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Dear Chris

Thanks for your reply - and I agree with your argument that there are inconsistencies but . . .

I'm tuning modern Steinways as well as older instruments and on one the owner's mother comments (dispassionately and as a lay listener familiar with the instrument's standard sound) that she's never heard it so "in tune". The tweaking of temperament in the remote keys is not actually a great deal away from ET but the result is most wonderful purity elsewhere. When harmonic accordance is achieved, to which Alfredo is striving, then the sound in the badly tuned keys becomes more pure but is musically interesting.

Furthermore, now with considerable experience of the repertoire and its relationship with UT, there are many composers of the 19th century who drove phrasing and musical construction through passages of turmoil in order to resolve them by way of stillness and purity. The chords chosen, even in poorly tuned UT keys chosen for "special effect" avoided notes of poor intonation. We have noted passages where Liszt quite litterally wanted to achieve the effect of skating lightly as if upon glass or ice, particularly to find solid land on the other side of the phrase or passage. Ubiquitous ET has blinded us to these effects.

It may well be that the _beauty_ achieved by UT recordings does not come through in recording and standard electronic reproduction, particularly through the poor medium of computer compressed audio. But in real life, in the room, the effect can be particularly moving and, close to the piano, where effects are heard which cannot be recorded http://www.youtube.com/watch?v=0JpSH4YTypE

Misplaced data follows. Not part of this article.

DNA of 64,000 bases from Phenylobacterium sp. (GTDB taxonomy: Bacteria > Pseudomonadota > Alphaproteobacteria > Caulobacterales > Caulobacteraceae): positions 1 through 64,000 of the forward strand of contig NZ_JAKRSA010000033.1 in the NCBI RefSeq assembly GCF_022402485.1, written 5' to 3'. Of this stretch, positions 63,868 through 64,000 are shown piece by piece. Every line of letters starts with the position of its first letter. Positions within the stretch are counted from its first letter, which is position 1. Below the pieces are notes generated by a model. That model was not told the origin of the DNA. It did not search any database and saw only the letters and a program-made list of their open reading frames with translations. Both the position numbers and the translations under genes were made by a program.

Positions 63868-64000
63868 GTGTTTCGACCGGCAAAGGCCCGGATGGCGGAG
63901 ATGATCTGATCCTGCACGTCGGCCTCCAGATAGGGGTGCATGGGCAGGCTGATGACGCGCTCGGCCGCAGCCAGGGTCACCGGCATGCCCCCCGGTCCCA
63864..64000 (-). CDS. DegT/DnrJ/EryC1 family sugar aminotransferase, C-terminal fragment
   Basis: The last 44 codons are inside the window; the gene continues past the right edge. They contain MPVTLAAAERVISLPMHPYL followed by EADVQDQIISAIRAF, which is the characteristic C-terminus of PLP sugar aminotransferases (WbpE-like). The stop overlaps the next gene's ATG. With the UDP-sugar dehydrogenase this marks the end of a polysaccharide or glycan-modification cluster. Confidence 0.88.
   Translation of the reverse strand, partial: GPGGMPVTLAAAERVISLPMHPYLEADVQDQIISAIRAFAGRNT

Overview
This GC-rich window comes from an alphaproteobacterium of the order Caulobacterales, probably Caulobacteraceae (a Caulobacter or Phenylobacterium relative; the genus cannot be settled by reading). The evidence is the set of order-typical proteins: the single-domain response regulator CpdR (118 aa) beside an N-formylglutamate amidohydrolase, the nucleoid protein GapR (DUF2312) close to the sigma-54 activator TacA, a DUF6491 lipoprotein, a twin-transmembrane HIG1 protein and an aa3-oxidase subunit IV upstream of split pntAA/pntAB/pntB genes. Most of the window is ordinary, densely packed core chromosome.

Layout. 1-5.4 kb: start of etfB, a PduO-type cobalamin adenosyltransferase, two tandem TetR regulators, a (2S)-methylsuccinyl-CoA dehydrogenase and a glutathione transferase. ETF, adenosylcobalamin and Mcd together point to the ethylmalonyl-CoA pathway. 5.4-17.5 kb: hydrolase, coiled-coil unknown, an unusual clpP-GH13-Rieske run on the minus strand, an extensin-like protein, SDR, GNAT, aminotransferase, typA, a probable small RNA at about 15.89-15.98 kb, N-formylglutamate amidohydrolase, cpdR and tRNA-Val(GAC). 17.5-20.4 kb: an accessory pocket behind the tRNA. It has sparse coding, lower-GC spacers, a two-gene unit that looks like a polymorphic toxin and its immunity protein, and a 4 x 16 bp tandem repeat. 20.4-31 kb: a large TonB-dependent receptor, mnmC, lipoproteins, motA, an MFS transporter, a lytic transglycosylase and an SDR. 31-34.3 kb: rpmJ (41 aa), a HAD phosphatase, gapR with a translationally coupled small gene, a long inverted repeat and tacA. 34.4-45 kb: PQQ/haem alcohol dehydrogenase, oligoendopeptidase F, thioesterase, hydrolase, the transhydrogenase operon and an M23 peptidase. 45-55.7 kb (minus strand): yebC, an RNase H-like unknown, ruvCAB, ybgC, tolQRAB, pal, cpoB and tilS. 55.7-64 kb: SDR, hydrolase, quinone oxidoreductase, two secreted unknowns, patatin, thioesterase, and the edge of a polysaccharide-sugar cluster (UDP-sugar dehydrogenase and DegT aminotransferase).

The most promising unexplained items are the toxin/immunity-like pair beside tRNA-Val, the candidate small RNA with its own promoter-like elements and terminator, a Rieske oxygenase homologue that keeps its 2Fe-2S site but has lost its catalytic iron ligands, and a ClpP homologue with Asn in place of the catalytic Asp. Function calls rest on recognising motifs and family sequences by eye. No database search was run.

So in real life, rather than the mere abstraction of recorded sound particularly as by YouTube http://www.youtube.com/watch?v=nPvHq8HvTKg the performer is particularly aware, and possibly even more so than the audience, of the particular effects and this influences phrasing and accentuation.

Ed Foote has noted these phenonomae independently and I have entered this thread only because what I have been doing corroborates all that he has been saying.

I encourage you simply to try tuning a piano in a good temperament (UT) and to experience the effects, or tune one for a musicologist to note its interaction with repertoire. If UT tunings can have the benefit of Alfredo's mathematical analysis of concepts of harmonic accordance beyond my empirical practice, that has to vary between piano and piano, all the better . . .

In practice the central octave must be pure temperament, the treble octave above similarly certainly up to G5 and ideally most of the tenor octave, the octave below the middle certainly down to G3 or F3 or lower. I find that inharmonicity below G3 down to below the break on many pianos can start to vary wildly and find this really confusing in creating a reliably predictable result. From memory, I think that I referred to this on my last post in Jake's thread about my videos and discussion about how one copes with these caprices of the strings and weaves them into a rational scheme would be worthy of discussion and helpfully so. I gave inharmonicity figures for a clutch of instruments that I have worked on recently.

Best wishes

David P

Postscript:


I suspect that the piano tuner of my childhood talked of making some keys better than others and certainly my music teacher talked of keys having different characters. I thought I was a bad musician because I could not hear them . . . until I tuned UT . . . I suspect that achieving purely mechanical equality of differences between notes has really only come in with Communism and took hold in homes beyond the ivory towers of concert halls during the period of the Cold War. But with the fall of the iron curtain, looking beyond the confines of communism between the keys is a little overdue.

Last edited by Unequally tempered; 11/04/11 06:19 AM.

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I was expecting some simple answers, but I can only read words to which no meaning can be assigned.

..."I'm tuning modern Steinways as well as older instruments and on one the owner's mother comments (dispassionately and as a lay listener familiar with the instrument's standard sound) that she's never heard it so "in tune"."...